Does Travel Insurance Cover Mobile Phone Theft?

Is my travel insurance going to cover my lost or damaged electronics? That is debatable. If you shatter your phone by dropping it, you will not be compensated for the loss. Your travel insurance should cover the loss up to a specified sum if your devices are lost, stolen, or destroyed by a common carrier, such as an airline or tour operator. For example, the OneTrip Premier Plan covers up to $2,000 in baggage loss or damage coverage.

If you travel for business regularly and rely on your laptop, phone, or camera for work, you might consider purchasing an annual travel insurance package that includes business equipment coverage. The AllTrips Executive Plan, a business travel insurance plan from Allianz Global Assistance, covers up to $1,000 in rental equipment charges if yours is broken, as well as up to $1,000 in repair or replacement costs. You also get a number of other perks, such up to $50,000 in emergency medical and dental benefits and up to $45,000 in rental car collision/loss damage insurance. Happy travels!

Is theft covered under travel insurance?

When you’re traveling, the hurt and anguish of having something stolen from you is amplified. After all, depending on where you’re going, you might not be familiar with the local laws or language, making it difficult to communicate with police about a theft.

The news is full with stories of pickpockets and thieves targeting tourists and tourist spots. Cameras were once the hottest item to steal. The most recent electronic devices that yield a relatively excellent return are the items that will be stolen with each iteration in technology progress. As a result, many tourists have inquired about how theft is covered by travel insurance.

How travel insurance covers theft

Theft is covered by travel insurance, which reimburses a traveler for the direct loss of objects in their possession while on vacation. Travel insurance protects travelers against theft at the airport (including checked luggage), at hotels, and while in transit, such as in a taxi or on a bus.

Travel insurance programs, of course, have limits on their coverage for stolen items. Travel insurance plans, for example, cover the theft of the following items up to a certain limit:

Typically, the restrictions are between $150 and $300, however some policies have greater limits. For further details, see our luggage coverage review.

Travelers are frequently advised to never travel with anything irreplaceable or valuable, and to keep any important goods that must be carried on your person at all times to avoid theft. Travelers who have homeowner’s or renter’s insurance can include pricey items such as laptops, cameras, jewelry, and sports equipment in their policies, and the coverage is usually much better.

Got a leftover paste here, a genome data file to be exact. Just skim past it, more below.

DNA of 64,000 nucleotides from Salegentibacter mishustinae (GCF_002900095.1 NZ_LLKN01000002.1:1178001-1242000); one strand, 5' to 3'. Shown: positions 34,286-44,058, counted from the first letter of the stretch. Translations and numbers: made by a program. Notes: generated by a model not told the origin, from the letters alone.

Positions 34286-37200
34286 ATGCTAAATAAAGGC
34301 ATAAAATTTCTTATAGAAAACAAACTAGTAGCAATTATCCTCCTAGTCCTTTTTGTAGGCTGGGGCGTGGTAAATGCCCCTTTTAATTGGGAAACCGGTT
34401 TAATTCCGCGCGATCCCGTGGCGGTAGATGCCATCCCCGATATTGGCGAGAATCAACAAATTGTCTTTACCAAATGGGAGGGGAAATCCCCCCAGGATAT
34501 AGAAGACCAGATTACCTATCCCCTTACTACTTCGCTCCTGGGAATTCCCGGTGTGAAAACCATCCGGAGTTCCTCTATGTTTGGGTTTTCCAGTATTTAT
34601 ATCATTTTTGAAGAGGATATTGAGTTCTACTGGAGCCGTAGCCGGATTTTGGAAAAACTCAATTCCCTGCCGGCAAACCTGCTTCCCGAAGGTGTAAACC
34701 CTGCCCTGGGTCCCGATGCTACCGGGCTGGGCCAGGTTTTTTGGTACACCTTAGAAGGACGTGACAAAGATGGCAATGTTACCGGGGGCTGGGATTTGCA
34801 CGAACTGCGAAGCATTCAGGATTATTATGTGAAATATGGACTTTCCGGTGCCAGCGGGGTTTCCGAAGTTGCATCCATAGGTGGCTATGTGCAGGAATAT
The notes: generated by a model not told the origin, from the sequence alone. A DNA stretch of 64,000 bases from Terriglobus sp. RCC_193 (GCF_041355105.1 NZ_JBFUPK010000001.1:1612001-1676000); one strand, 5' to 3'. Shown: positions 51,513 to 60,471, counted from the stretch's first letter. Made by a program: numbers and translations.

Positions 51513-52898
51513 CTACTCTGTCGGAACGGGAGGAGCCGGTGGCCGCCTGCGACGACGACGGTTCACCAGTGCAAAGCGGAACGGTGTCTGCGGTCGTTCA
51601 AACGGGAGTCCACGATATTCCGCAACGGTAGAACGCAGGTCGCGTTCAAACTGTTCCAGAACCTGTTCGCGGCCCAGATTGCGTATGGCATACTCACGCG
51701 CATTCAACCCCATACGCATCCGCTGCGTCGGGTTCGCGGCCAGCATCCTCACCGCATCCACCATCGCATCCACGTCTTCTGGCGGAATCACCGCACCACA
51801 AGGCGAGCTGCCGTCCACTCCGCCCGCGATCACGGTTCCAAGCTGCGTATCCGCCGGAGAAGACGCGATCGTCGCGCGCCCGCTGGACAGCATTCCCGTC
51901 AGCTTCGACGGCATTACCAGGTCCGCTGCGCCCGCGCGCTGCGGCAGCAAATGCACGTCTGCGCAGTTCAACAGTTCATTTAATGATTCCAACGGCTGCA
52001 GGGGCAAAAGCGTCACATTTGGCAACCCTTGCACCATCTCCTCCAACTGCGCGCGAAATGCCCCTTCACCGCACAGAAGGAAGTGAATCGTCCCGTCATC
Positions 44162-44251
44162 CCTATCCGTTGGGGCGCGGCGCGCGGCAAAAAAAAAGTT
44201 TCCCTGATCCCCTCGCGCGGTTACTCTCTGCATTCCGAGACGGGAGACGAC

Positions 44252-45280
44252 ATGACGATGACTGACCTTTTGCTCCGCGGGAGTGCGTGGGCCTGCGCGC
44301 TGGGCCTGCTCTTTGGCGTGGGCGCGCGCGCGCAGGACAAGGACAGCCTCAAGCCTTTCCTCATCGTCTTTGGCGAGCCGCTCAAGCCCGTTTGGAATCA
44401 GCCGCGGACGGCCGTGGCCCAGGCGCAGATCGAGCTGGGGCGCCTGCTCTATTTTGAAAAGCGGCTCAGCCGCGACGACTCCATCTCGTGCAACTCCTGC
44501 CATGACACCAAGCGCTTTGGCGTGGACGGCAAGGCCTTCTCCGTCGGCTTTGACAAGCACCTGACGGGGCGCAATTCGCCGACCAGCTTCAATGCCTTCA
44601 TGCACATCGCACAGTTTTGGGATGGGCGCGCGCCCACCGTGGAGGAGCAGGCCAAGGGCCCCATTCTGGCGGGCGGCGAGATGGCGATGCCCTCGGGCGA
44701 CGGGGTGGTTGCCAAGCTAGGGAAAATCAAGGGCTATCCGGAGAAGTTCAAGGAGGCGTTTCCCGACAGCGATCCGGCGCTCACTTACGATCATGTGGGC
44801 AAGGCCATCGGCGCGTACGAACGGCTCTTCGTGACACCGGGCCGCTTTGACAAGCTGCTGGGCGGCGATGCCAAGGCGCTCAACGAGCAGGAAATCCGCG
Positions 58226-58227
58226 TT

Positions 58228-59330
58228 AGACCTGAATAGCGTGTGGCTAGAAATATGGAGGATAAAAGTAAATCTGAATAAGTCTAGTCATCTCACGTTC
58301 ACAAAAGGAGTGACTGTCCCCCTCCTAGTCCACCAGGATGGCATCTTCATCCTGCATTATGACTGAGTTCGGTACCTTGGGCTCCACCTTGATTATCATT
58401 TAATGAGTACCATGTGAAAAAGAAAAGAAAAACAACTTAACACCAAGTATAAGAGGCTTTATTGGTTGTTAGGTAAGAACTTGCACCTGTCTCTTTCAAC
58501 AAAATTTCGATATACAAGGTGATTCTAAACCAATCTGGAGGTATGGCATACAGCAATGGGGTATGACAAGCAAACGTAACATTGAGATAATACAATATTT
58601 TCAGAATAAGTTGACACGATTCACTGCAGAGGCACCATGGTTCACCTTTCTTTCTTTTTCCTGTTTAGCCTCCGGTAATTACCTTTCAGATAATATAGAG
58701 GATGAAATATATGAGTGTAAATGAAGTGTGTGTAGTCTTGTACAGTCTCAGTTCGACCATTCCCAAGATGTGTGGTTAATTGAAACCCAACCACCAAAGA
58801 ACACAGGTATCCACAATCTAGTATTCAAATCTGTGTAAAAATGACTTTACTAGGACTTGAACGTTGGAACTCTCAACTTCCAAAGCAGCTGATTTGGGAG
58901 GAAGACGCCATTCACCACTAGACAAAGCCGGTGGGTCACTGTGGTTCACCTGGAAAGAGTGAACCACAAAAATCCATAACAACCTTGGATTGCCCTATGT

Cancellation is also covered for passport and visa theft

Some travel insurance policies allow you to cancel your trip if your passport and/or visa are lost and you are unable to replace them in time. If your passport is stolen after you leave, travel insurance normally reimburses you for the cost of replacing it and supports you in locating a local embassy where you can complete the process.

What travel insurance never covers for theft

Exclusions apply to all insurance policies, and it’s just as vital to know what your travel insurance doesn’t cover for theft as it is to know what it does. Theft of the following things is never covered by travel insurance:

…and the list goes on, including company property, fragile objects, and more.

Do airlines and cruise lines cover theft?

Travel providers, such as cruise companies and airlines, have language in their contracts that automatically exempt them from liability for theft, so you won’t be able to obtain anything from them. You can file a claim, for example, but you’ll need to provide documentation of the item’s value, and they’ll take into account depreciation. For further information, look into what the airlines owe you.

Does travel insurance cover getting robbed?

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You’ll be covered for illness, injury, theft, and cancellations with travel insurance. It provides comprehensive protection in the event that something goes wrong. I never go on a trip without it because I’ve had to use it before. The following are some of my favorite firms that provide excellent service and value:

For a list of the top firms to use when traveling, go to my resource page. When I travel, I make a list of all the ones I use. They are the best in class, and you will not be disappointed if you use them on your trip.

Can you claim lost items on travel insurance?

Claims for missing luggage Your airline should cover lost baggage claims, so check with them first before turning to your travel insurance. If they don’t, and you need to make a claim on your insurance, you must: Report the loss to your airline’s help desk and obtain a property irregularity report number.

Can you claim phone damage on travel insurance?

If your phone is taken while you are abroad, it may contain much more than just a list of phone numbers.